Federal agencies are on course to start hiring new job applicants with a quicker, résumé-based system in November, government hiring managers said Tuesday.
President Obama in May ordered federal agencies to hit the gas on hiring, giving officials until November to cut the federal job-application process to an average of 80 days by switching from a reliance on lengthy essays to shorter application forms and résumés. The effort is part of Obama's campaign pledge to make the government an attractive employer to a wider pool of job seekers.
Most, if not all, agencies will be ready by November, but changes to overhaul the hiring system will continue for several years, Office of Personnel Management Director John Berry said.
"November isn't the end date of hiring reform," Berry said. "That is the date that we'll be moving to a résumé-based world."
Hiring managers must keep focused on the issue in the coming years, because "Even when we do achieve and reach the goal of 80 days and good quality applicants, if [we] take our eye off that ball, we'll be missing it," he said.
Berry made the comments Tuesday at a meeting of the Chief Human Capital Officers Council, a group representing most federal human resources officials.
Kathy Ott, acting deputy undersecretary for civilian personnel policy at the Defense Department, said the Pentagon's hiring reform plans "go out several years."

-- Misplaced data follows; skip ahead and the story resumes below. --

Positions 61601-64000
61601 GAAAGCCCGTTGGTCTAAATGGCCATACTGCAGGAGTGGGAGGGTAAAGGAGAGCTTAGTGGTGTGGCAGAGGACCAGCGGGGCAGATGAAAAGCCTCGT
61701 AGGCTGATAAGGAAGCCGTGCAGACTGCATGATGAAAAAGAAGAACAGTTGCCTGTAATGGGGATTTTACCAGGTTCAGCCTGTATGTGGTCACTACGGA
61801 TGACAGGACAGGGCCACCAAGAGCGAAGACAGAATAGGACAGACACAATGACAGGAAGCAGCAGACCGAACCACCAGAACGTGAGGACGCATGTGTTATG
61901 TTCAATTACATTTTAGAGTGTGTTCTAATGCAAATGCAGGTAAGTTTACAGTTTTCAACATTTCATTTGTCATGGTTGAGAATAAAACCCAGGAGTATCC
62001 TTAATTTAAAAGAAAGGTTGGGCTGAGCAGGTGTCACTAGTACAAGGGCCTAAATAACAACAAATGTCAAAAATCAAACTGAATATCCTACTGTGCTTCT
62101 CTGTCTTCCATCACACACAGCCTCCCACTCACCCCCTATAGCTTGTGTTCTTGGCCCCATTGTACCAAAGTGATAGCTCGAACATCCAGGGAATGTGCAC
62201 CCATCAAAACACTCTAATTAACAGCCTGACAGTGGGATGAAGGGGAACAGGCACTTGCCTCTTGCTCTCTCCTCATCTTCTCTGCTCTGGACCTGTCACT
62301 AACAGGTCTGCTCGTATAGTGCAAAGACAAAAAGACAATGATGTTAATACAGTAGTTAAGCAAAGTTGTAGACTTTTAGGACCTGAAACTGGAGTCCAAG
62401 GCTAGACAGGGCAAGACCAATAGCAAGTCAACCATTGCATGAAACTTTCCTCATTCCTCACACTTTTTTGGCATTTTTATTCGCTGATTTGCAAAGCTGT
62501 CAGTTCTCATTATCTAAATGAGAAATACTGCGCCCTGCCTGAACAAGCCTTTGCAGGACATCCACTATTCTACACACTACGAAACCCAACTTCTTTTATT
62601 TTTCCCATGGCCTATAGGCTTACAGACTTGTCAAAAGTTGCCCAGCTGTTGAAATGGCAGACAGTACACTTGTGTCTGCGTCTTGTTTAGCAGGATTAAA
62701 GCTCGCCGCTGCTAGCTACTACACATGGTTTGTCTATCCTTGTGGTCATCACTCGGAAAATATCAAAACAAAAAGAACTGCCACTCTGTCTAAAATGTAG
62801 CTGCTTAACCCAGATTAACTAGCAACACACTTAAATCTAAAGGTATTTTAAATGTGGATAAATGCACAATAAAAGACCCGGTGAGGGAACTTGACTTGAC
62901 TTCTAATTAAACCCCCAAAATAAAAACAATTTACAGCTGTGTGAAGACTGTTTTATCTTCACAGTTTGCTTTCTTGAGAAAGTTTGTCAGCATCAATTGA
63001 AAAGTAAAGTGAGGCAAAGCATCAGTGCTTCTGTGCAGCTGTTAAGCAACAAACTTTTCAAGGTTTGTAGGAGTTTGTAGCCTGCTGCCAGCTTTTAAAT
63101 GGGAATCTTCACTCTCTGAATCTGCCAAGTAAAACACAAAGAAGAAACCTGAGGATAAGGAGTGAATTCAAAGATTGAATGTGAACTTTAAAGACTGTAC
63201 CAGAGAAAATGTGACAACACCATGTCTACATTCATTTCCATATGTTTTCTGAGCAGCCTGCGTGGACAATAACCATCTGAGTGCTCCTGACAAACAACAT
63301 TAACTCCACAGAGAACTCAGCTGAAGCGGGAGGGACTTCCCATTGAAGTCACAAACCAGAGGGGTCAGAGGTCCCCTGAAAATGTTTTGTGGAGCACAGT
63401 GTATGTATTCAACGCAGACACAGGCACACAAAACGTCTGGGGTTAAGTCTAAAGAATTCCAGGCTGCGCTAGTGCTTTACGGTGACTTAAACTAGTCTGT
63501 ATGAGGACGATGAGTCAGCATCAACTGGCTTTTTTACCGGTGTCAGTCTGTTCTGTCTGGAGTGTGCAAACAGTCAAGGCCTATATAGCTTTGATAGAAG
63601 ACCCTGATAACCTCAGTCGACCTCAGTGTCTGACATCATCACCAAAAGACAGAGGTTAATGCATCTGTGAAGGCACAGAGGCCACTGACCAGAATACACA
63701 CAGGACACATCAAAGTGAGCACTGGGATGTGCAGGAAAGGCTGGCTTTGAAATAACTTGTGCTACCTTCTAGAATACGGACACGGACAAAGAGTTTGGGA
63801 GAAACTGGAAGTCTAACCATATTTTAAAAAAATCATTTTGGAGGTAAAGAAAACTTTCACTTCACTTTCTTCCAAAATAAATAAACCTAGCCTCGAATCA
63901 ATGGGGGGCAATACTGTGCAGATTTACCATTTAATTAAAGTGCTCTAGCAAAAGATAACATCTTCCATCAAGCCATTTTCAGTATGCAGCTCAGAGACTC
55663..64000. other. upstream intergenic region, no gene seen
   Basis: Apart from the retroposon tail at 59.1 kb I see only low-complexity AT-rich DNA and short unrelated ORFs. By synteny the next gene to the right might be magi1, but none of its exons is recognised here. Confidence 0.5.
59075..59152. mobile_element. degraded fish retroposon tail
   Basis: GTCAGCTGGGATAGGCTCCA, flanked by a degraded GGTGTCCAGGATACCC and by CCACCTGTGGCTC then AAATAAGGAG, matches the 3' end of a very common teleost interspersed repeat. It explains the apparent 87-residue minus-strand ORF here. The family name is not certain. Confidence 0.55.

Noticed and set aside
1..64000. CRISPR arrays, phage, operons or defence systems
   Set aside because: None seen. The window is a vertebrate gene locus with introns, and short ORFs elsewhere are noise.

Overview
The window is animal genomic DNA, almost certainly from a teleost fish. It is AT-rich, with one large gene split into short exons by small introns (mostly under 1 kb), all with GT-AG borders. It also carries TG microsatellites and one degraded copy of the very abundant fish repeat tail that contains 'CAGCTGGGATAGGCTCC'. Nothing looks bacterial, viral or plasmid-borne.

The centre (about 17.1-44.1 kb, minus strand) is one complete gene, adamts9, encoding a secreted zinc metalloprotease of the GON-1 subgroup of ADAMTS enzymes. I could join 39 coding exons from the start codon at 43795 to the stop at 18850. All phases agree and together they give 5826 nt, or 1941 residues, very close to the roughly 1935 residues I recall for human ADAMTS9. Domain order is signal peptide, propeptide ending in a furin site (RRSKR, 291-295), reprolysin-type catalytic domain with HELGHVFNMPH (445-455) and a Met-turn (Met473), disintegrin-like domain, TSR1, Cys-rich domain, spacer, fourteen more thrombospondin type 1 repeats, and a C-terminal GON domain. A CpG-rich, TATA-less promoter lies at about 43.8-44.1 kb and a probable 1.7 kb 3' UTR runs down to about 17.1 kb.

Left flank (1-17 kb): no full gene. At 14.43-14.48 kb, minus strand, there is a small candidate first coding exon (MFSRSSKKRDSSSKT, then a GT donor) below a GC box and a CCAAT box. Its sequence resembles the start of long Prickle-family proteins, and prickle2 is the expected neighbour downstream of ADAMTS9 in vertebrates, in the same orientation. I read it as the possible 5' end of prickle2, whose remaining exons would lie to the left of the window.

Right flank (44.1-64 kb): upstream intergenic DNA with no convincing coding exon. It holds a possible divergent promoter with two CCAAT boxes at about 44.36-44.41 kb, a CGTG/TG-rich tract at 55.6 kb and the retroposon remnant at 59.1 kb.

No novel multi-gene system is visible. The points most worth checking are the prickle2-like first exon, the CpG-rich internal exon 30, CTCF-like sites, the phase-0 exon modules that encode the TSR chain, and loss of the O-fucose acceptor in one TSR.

The department, the government's largest civilian employer, hired 163,000 new civilian workers this fiscal year, a process that averaged 119 days for new hires and 42 days to fill openings from within the department, she said.
The Department of Veterans Affairs, the government's second largest employer, is training more than 3,800 human resources officials about the new hiring policy, said Annie Spiczak, VA associate deputy assistant secretary for human resources.
The training should help agencies meet the tight 80-day turnaround and still hire qualified candidates, Berry said.
"I don't want people just making knee-jerk selections to artificially meet an 80-day deadline," he said. "The goal is to be able to improve our process so we can do a better job."
Berry also said he hopes the administration later this fall announces proposed changes to the Federal Career Internship Program, a two-year stint for college students who often get hired full time. Federal unions pan the program as a backdoor way to selectively hire applicants.
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